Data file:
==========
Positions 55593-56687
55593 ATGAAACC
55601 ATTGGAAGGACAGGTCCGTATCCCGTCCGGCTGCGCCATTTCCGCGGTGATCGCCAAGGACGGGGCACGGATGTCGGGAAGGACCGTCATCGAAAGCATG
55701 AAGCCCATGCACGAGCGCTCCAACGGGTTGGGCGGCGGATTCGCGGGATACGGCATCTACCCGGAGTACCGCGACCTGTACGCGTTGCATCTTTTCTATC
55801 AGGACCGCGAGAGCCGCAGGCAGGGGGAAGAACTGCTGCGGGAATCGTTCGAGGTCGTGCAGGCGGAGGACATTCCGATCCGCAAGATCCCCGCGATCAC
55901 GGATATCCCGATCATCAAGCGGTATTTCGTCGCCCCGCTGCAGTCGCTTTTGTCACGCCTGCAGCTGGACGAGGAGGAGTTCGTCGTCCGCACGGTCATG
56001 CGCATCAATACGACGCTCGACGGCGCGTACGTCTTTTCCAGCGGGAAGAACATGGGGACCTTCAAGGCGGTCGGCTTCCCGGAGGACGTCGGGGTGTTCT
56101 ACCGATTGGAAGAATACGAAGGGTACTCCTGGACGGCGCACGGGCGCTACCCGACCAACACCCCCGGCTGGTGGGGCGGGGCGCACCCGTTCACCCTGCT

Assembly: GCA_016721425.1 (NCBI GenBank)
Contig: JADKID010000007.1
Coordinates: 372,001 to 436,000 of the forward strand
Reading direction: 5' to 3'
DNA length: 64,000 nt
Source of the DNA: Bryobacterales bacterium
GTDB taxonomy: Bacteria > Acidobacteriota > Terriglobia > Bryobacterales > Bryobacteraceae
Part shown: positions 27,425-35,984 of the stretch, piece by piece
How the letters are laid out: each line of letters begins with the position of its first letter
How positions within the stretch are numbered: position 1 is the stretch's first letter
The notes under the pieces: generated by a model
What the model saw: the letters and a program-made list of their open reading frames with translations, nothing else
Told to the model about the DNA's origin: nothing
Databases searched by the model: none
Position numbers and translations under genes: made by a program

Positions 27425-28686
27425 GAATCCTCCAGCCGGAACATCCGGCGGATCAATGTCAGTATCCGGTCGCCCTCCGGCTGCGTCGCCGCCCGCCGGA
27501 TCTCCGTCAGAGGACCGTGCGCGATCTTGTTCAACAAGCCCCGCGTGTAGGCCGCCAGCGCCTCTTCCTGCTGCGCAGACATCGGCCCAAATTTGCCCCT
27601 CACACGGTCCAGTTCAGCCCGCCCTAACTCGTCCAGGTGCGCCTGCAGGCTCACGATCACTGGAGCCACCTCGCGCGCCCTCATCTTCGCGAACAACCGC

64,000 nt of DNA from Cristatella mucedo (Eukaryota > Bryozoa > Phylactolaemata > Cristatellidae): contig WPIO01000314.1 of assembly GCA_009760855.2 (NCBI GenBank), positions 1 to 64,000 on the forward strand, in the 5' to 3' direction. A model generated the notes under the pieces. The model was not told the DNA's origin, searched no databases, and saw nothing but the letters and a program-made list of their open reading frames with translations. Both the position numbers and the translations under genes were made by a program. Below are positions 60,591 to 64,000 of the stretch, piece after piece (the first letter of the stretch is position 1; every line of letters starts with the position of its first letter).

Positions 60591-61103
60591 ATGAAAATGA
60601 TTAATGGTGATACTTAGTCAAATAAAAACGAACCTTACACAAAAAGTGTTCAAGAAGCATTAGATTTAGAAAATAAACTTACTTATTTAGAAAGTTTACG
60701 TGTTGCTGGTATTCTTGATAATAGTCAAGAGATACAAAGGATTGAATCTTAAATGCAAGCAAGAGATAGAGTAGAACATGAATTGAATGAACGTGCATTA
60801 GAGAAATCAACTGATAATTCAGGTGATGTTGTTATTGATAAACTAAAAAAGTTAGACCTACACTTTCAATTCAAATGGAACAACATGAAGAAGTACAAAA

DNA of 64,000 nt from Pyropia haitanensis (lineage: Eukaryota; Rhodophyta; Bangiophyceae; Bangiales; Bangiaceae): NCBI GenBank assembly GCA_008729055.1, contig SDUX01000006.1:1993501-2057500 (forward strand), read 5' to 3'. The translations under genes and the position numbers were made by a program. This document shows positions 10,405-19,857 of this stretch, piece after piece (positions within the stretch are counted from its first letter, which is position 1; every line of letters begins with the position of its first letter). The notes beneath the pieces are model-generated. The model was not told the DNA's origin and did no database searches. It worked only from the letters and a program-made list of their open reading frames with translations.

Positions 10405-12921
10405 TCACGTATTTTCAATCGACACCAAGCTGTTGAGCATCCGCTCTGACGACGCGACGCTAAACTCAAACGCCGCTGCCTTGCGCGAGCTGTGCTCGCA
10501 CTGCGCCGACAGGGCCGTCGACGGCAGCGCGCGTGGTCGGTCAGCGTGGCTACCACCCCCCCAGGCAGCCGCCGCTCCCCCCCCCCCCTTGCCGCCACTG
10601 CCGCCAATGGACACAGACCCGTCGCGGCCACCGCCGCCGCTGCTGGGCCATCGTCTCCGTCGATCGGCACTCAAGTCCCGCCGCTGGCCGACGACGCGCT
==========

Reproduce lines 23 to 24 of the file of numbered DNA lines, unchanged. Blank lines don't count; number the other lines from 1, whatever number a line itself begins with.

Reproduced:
Position numbers and translations under genes: made by a program

Positions 27425-28686